Car Talk announced today that it was continuing to evolve its brand to focus primarily on digital media. Since 2012, Car Talk has provided NPR stations with its “Best of Car Talk” program, but it will sunset that programming in September of 2017 to focus on its digital programming. It’s part of an expansion beyond radio that started 20 years ago when cartalk.com arrived, to just this week when Car Talk launched newly updated communities on its website.
Car Talk started in 1977 as a local radio show on WBUR in Boston, and achieved Peabody Award-winning success as a syndicated show on over 650 NPR stations. But as the show reached its peak popularity, there was always the understanding that a personality driven show has a lifecycle dependent on the hosts of the show, but an online brand can grow well beyond the personalities involved.
As constantly updated editorial became a must-have in online publishing, CarTalk.com again shifted focus to develop a roster of writers that produces writing targeted at fans that have stayed engaged with the brand. Writers like Jamie Kitman – long time Automobile magazine writer and Investigative Reporters and Editors Award-winning contributor to the Nation – and Tom Bodett provide fans with a familiar tone, a love/hate relationship with cars, and a sense of humor to which Car Talk fans respond. Since 2015, BestRide.com has partnered with Car Talk, delivering stories and videos like this story on manual transmissions.
One less talked about evolution has achieved notable results behind the scenes: Because of its success as a radio show focused on cars, Car Talk created the Car Talk Vehicle Donation Program, which helps local NPR member stations generate funds through cars donated by listeners. According to Doug Berman, the 12-year old program has become the leading public radio vehicle donation program, featuring a variety of the voices from all of public radio’s programs. Many stations are already using the program in private label form, and it resulted in total donations of $5.4 million in 2015. That program, which now operates as a separate business unit under the name Car Talk Vehicle Donation Services, will continue and expand.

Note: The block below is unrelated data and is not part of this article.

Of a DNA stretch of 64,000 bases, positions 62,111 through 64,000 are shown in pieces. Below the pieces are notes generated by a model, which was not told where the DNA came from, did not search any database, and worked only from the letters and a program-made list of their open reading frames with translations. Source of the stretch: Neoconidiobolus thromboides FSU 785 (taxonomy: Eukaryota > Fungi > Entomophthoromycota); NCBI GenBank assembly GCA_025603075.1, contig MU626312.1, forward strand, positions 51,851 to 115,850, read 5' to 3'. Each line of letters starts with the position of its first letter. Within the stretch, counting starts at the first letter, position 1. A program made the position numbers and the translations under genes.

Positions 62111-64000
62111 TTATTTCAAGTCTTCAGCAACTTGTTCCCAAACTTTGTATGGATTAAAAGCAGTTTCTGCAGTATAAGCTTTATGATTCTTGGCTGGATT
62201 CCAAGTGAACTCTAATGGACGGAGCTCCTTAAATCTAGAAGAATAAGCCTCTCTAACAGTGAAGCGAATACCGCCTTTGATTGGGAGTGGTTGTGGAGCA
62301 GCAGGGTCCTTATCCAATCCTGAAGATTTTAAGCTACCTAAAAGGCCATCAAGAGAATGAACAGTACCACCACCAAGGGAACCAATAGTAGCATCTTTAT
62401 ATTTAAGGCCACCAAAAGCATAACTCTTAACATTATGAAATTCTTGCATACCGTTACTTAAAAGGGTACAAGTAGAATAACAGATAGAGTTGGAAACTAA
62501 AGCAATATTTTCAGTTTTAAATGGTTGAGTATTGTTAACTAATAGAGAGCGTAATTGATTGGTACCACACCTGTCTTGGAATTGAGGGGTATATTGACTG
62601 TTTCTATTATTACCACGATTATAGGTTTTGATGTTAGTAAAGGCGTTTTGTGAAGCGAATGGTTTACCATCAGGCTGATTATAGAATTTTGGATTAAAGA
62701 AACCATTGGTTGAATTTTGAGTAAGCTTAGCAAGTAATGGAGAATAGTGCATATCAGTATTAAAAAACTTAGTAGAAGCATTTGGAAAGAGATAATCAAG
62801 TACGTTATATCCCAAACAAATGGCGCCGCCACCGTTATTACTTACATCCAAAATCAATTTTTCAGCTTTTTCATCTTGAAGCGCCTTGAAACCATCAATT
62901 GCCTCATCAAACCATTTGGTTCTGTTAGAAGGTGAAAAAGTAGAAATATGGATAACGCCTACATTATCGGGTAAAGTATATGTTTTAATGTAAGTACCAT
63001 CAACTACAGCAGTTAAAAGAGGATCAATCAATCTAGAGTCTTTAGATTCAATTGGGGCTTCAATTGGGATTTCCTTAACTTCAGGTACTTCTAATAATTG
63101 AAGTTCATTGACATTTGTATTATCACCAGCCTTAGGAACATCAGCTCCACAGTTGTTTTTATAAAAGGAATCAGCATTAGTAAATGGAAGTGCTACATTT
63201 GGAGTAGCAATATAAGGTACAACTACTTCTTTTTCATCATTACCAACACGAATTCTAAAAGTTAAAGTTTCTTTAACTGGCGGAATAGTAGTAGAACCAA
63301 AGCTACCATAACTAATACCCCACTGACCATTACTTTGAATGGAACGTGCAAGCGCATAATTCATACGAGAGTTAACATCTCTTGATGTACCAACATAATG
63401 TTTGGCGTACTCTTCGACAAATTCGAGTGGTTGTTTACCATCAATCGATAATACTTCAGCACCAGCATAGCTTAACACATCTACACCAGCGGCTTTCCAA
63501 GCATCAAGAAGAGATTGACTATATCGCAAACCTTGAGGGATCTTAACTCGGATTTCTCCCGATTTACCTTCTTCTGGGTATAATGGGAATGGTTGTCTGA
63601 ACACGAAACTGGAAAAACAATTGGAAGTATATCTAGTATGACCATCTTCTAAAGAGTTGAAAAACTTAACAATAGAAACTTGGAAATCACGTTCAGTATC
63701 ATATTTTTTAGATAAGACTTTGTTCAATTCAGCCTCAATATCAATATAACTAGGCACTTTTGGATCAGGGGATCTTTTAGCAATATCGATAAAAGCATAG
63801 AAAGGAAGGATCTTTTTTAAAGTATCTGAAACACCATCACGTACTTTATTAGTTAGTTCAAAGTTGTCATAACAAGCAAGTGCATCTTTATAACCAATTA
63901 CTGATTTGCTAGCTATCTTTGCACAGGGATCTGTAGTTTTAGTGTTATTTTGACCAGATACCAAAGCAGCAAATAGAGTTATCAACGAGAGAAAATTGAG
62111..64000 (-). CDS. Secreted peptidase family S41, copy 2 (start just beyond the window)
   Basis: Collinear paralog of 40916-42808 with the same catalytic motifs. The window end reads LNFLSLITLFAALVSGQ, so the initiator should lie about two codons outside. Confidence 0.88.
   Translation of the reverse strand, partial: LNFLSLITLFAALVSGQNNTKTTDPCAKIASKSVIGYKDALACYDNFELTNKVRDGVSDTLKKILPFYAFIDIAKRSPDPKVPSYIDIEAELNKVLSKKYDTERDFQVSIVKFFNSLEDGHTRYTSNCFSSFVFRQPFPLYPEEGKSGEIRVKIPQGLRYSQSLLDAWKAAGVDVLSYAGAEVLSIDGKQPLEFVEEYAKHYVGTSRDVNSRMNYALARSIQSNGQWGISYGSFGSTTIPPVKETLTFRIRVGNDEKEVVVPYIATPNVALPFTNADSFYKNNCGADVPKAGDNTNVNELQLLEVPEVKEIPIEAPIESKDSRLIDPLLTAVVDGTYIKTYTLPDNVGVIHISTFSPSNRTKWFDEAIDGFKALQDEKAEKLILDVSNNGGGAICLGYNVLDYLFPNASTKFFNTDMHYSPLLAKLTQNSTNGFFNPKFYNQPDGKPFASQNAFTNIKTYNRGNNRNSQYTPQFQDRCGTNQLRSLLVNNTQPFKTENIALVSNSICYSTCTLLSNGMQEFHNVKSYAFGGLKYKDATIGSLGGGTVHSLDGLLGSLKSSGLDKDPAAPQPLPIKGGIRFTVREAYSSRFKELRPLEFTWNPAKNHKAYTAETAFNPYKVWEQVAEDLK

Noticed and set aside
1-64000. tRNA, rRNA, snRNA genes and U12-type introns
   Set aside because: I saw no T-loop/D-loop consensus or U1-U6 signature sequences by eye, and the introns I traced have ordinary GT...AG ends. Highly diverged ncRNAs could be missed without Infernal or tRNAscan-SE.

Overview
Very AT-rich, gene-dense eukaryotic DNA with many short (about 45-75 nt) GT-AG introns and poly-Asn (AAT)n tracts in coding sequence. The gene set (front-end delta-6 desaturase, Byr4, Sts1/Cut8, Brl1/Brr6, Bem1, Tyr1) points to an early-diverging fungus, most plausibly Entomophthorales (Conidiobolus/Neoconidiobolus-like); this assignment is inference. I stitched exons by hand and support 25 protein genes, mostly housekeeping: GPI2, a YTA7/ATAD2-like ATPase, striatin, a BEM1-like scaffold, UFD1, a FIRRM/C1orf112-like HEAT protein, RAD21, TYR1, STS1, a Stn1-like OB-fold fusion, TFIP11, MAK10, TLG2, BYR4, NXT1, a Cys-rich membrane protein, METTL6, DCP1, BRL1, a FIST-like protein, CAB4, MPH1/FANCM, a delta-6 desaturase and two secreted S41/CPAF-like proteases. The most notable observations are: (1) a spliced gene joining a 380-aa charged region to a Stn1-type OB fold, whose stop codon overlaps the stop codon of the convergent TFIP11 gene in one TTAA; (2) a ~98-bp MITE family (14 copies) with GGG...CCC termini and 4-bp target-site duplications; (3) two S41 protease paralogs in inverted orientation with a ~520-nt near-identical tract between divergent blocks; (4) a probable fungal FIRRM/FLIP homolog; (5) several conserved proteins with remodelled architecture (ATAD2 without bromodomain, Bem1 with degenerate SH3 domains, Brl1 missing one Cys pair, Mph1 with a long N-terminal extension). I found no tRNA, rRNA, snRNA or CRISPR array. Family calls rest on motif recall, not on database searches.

The nearly 40-year-old radio show had an unusual start. Tom and Ray Magliozzi were invited to appear on a call-in panel show. “We got a call one day back in 1977, from Vic Wheatman, the Program Director at Boston’s WBUR Radio,” says Ray Magliozzi. “Now, this was at the time when WBUR was a tiny little college radio station, with a signal that would get staticy whenever the wind blew.”
By 2012, the show was reaching 3.3 million listeners every weekend, syndicated to 660 NPR stations across the country. That was also the year that Car Talk decided to suspend production of original shows.
“We will make the 2016-2017 season of Car Talk the best of the best,” said producer of Car Talk and Wait Wait Don’t Tell Me, Doug Berman. “We will edit, enhance, and program the very best of the 30 year series.”
The website receives over a million unique visits per month, and its Facebook audience of 610,000 fans — unlike any other automotive audience – is split evenly between men and women. “There’s still a lack of brutally honest information out there for people who just have to live with cars. Not for tool-obsessed car geeks, not enthusiasts, but the rest of us — those who love our cars one day, and want to set them on fire the next day when they won’t start. Those are our people,” said Car Talk’s Ray Magliozzi. “Now, pardon me while I set fire to my car.“
When the last “Best of Car Talk” program airs in 2017, it will mark 40 years of wildly unlikely success on NPR. “In many ways, the Best of Car Talk is the best of public radio,” said Doug Berman, “honest, authentic, original, warm, interactive, broadly welcoming, and unforgettable.”